11SHARESShareShareSharePrintMailGooglePinterestDiggRedditStumbleuponDeliciousBufferTumblr,Cindy J Draper Cindy J. Draper is a Retail DDA Strategist and Director of Training at Velocity Solutions. Cindy has over 20 years of experience in the banking industry. She has worked her … Web: myvelocity.com Details It’s a disconcerting, but true, fact: when members of your credit union use your debit card and their transactions fail, they blame you. Consider the negative buying experience below, which I suspect is an all-too-familiar occurrence that puts your member relationship at risk. The scenario: One of your members goes to the grocery store to buy a cart-full of items for her daughter’s 16th birthday party—you know, the good stuff, like pizzas, soft drinks, ice cream and chips. The guests will be arriving in an hour and time is of the essence to get the groceries home and get the party started. The total for all these delicacies is a bit more than she can afford at the moment (payday will be in two days). The member, who is enrolled in your credit union’s discretionary overdraft service, presents your debit card for payment, knowing the transaction will overdraw her account. However, she is willing to pay the $35 NSF fee she will incur in order to see the smile on her daughter’s face. The only problem: the debit card transaction is declined. “I know I have overdraft protection on my account; why does this keep happening?” your member mutters to herself. All of her groceries are bagged and in her cart. A line of people have formed behind her. She is unable to pay, bewildered, and not sure what to do next. As it turns out, the grocery store agrees to hold her items while she waits for her husband to bring a credit card to the store, which she will use to finalize the transaction. “This is so embarrassing,” she says to the store clerk. “So much for using this debit card again!”Do you know how many of your members have experienced a similar situation? Are you able to track this type of failed transaction? Could you prevent it from happening again? How would you save the relationship?Of course, there are many reasons why a debit card transaction could be denied (an incorrect PIN was used, there were problems connecting to the network, etc.). But approximately half of all declined debit card transactions are declined due to non-sufficient funds (NSF) at the time of the transaction. In the scenario above, your member clearly knew her available balance would not cover the transaction. What she did not know, however, was that your credit union had never obtained her “affirmative consent” as outlined in the 2010 Amendment to Regulation E, otherwise known as a “Reg. E opt-in” decision. Perhaps at account opening she had not clearly understood the benefits of opting in to the overdraft service on ATM and one-time debit card transactions, so she did not make a decision. Regardless, without this decision, your credit union declined the transaction. Surprisingly, most consumers have not opted in or even made a decision about Reg. E, and it’s a fair bet that nearly as many are not even aware this is an option. The reason is that most financial institutions conducted a one-time outreach campaign to obtain Reg. E decisions way back in 2010, but they haven’t revisited those decisions since. As a result, as many as 50% or more of your members who qualify for your discretionary overdraft program may not have made a Reg. E decision and may have endured negative purchasing experiences (and their accompanying frustrations). Ensuring that those members who want the overdraft service at this channel have access to it is critical. Not only do consumers today use debit cards more than checks or even credit cards, but when debit card transactions are declined, members become frustrated and use your institution’s debit card less frequently. The relationship sours and your credit union loses goodwill, not to mention interchange fee and overdraft fee income.The solution is to proactively communicate with members about their Reg. E decision:At account opening (using a Reg. E Model A-9 Consent Form or similar), andAfter they experience a debit card denial due to NSF, and they have not made a Reg. E decision yet (utilizing a Reg. E outreach program).Reg. E outreach, which includes identifying members who have experienced a denied debit card transaction and contacting them directly, provides a high level of service by educating the member about the reason a debit transaction was denied, as well as explaining your credit union’s overdraft options that could help them pay these types of transactions in the future. The discussion seeks to obtain a Reg. E decision (whether opt-in or opt-out) but should never steer or coerce a member into a particular decision. It should be well-timed and conducted by knowledgeable staff using professional scripts.If your credit union does not have the resources available to conduct a formal Reg. E outbound effort, seek the guidance of a reputable overdraft services provider that offers training, templates and expertise to help you manage this critical process in a compliant way. Obtaining a Reg. E decision is more valuable than you may know for the satisfaction of your members and the future of your credit union.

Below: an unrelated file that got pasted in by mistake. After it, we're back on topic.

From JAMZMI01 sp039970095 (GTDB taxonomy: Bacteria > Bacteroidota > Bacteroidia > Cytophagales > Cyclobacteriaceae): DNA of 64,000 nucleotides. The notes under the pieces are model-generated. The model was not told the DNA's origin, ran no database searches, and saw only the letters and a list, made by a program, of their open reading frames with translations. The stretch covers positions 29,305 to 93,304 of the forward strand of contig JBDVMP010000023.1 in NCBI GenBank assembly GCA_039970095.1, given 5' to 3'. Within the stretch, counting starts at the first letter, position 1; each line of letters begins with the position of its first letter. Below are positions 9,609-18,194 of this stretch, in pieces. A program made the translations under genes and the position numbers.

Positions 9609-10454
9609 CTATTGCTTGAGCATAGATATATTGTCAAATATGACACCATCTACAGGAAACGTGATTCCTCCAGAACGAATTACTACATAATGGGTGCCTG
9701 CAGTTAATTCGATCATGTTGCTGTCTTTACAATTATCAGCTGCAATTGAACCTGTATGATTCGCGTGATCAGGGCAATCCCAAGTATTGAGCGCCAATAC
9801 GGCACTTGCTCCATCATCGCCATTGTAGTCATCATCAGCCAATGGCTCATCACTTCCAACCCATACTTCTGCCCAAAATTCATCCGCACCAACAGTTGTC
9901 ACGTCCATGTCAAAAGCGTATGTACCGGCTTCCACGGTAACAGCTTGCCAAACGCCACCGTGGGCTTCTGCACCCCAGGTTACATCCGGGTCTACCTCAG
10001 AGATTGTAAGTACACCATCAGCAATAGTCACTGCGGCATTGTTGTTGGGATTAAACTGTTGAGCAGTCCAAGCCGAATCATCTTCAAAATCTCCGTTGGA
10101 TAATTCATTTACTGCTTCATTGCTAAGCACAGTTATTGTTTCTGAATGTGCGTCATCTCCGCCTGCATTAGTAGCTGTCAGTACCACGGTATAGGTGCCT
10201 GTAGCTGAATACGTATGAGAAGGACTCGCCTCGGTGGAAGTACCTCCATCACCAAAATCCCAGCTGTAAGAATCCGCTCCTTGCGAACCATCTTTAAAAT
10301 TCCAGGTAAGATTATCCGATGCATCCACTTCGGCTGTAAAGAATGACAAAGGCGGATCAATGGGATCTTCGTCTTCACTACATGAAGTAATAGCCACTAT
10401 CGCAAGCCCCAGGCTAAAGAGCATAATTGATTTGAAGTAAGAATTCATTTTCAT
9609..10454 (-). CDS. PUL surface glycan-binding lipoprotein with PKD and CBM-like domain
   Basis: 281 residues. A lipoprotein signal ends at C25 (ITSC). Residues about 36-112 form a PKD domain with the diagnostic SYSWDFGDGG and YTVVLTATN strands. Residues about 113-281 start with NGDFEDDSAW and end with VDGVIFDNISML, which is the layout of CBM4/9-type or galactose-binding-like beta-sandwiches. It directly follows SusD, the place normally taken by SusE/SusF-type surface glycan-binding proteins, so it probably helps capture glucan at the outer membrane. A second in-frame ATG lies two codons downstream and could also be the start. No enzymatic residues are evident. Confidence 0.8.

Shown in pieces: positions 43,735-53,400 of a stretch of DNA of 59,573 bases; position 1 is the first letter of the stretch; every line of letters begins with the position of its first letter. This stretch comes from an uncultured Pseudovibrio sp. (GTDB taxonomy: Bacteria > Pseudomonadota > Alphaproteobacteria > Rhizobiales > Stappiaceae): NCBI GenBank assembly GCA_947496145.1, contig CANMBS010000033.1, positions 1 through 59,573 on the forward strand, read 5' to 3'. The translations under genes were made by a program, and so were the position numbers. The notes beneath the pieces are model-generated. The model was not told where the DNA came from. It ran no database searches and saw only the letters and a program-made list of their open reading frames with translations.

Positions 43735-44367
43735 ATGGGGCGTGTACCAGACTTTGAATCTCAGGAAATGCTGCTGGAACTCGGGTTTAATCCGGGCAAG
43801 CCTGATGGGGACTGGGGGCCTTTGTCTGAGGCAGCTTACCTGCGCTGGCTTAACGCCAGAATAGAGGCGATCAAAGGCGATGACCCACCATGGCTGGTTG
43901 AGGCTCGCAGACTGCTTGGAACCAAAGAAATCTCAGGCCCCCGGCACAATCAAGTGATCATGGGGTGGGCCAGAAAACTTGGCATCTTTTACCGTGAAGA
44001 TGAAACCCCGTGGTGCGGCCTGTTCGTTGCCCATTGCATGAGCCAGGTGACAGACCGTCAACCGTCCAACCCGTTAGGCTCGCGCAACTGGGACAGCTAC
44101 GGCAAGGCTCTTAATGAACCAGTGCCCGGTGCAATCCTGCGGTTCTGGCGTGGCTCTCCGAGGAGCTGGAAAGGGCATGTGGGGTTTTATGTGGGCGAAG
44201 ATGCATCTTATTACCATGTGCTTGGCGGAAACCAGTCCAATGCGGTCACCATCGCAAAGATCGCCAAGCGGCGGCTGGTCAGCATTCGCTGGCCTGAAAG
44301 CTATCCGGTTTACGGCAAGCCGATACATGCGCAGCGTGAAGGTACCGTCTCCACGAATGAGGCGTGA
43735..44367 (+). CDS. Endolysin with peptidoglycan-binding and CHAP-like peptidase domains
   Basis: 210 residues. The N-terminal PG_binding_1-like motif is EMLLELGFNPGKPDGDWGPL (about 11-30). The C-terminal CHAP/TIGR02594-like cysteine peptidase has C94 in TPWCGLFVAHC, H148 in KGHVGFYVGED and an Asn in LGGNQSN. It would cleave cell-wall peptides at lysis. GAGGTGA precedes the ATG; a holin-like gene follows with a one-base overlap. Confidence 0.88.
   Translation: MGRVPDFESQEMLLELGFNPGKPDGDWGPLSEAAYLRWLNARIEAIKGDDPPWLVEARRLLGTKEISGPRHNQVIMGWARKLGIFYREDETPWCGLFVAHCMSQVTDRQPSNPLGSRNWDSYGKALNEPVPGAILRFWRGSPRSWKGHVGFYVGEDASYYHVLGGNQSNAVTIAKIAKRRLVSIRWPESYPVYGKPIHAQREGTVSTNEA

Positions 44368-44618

Would you like to read more?Register for free to finish this article.Sign up now for the following benefits:Four FREE articles of your choice per monthBreaking news, comment and analysis from industry experts as it happensChoose from our portfolio of email newsletters To access this article REGISTER NOWWould you like print copies, app and digital replica access too? SUBSCRIBE for as little as £5 per week.